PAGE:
Opinion: Bathroom Vandalism at Northport is the Result of Inherent Privelege



Recently, there have been reports of “vandalism of school property, specifically, several bathrooms within the building”, according to an email sent on March 17.

Sabrina Kwarta, Freelancer

Poor behavior is present in every school setting. There are always a few “bad seeds” and those who follow the crowd, while others are simply lost causes.

However, increasingly ridiculous acts seem to have become only more prominent at Northport High School. Recently, there have been reports of “vandalism of school property, specifically, several bathrooms within the building”, according to an email sent on March 17.

Specific instances include ripping bathroom stall doors off the hinges, flushing jello cups down the toilet, and even going so far as urinating on the bathroom floors and sinks. I’d go on, but I think you get the idea.

Incidents like this should surprise me, and yet, they don’t. In fact, I laugh thinking about a 14 to 18 year-old taking a leak on the bathroom floor. I get that your frontal lobe isn’t fully developed yet, but I’d like to think you have just enough brain cells to at least make it INTO the toilet.

Jokes aside, this isn’t the first time things like this have occurred. As for previous bathroom happenings, in 2021, there was a series of racist and anti-semetic slurs and drawings found in one of the men’s bathrooms. This event was immediately followed by an assembly of students and staff and ultimately resulted in the “scanning into the bathroom” ordeal, much to the dismay of all students.

This pattern left me wondering if there was a specific correlation between students and their actions. Are certain people or groups more likely to break the rules than others? Does it depend on where they live? Their financial situation?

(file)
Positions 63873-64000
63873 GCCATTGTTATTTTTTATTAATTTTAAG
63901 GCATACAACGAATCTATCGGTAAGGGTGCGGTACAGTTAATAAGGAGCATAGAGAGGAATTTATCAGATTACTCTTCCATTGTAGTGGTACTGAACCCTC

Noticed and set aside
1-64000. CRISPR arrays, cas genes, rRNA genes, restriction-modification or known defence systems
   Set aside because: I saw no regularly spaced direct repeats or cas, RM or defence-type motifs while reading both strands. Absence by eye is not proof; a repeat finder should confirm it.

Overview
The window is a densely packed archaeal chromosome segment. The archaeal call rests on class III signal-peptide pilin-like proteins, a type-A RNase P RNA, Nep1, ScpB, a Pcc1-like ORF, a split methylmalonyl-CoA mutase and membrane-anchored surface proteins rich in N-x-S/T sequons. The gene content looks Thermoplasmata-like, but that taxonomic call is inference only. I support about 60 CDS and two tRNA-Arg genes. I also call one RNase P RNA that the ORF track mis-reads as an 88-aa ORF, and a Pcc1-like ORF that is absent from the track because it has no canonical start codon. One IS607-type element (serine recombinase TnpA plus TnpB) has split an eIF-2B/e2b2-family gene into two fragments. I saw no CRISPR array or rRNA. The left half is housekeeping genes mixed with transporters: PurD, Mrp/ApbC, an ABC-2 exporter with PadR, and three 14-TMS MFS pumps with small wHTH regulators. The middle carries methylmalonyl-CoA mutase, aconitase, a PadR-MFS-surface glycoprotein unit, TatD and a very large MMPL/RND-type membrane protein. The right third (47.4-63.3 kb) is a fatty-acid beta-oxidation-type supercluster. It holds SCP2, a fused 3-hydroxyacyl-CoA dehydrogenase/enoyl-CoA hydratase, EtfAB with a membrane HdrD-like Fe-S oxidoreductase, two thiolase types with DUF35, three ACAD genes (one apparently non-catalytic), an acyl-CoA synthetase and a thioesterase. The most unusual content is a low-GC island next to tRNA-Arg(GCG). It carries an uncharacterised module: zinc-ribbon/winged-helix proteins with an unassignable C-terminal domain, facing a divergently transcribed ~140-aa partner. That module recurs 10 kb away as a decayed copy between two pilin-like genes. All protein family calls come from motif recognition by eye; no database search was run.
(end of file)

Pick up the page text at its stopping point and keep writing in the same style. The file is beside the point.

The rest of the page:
In a Google Form created by me, 40% of individuals said that they noticed a difference in behavior in individuals from Northport versus those from East Northport, 60% believe certain cliques are more likely to engage in concerning behaviors, and 100% responded with the belief that privilege exists at Northport High School.

According to point2homes, in Northport, the median household income is $122,250 per year, and is $136,818 per year in East Northport. Granted, these numbers don’t apply to everyone.

But being from East Northport, I’ve noticed economic differences between the two from a very young age. Northport is closer to the beach – not necessarily a nice one – and its custom-built, three-story houses are home to pretentious real estate agents and their lacrosse-playing children.

East Northport, on the other hand, is “the bad side of town” compared to this. Its residents are mostly working class who don’t probably don’t own deck boats and probably aren’t spending their summers at the Yacht Club either.

Not only could I distinguish them financially, but through specific individuals in the communities as well.
“Well-off” people all seemed the same to me – all-star athletes with freshly manicured nails, the latest iPhone (none of them would be caught dead with an Android), and regular haulers of clothes that would be out of style in 6 months.

Along with this, every one of these people I’ve encountered have acted in a similar fashion – loud, extroverted, and highly social.

This has been the norm for as long as I can remember, beginning about as young as kindergarten. I continued to observe in silence as I got older. It became more noticeable as years passed, and perhaps the most prevalent in high school. The cause is unknown, but family behavior, finances, and environment are potentially viable factors.

Now, this isn’t to say that one place is superior to the other, or that certain people are “bad”- that isn’t true. I’ve met those from both Northport and East Northport who I’ve become friendly with and aren’t terrible human beings.

But because this distinct pattern of preference has been consistent for almost the entirety of my educational career, it leads me to believe that this “clique” – or whatever you want to call it – is the dominant species out of the many phenomena present in the jungle of Northport High School. Privilege rules, and will continue to do so as long as the apple doesn’t fall far from the tree.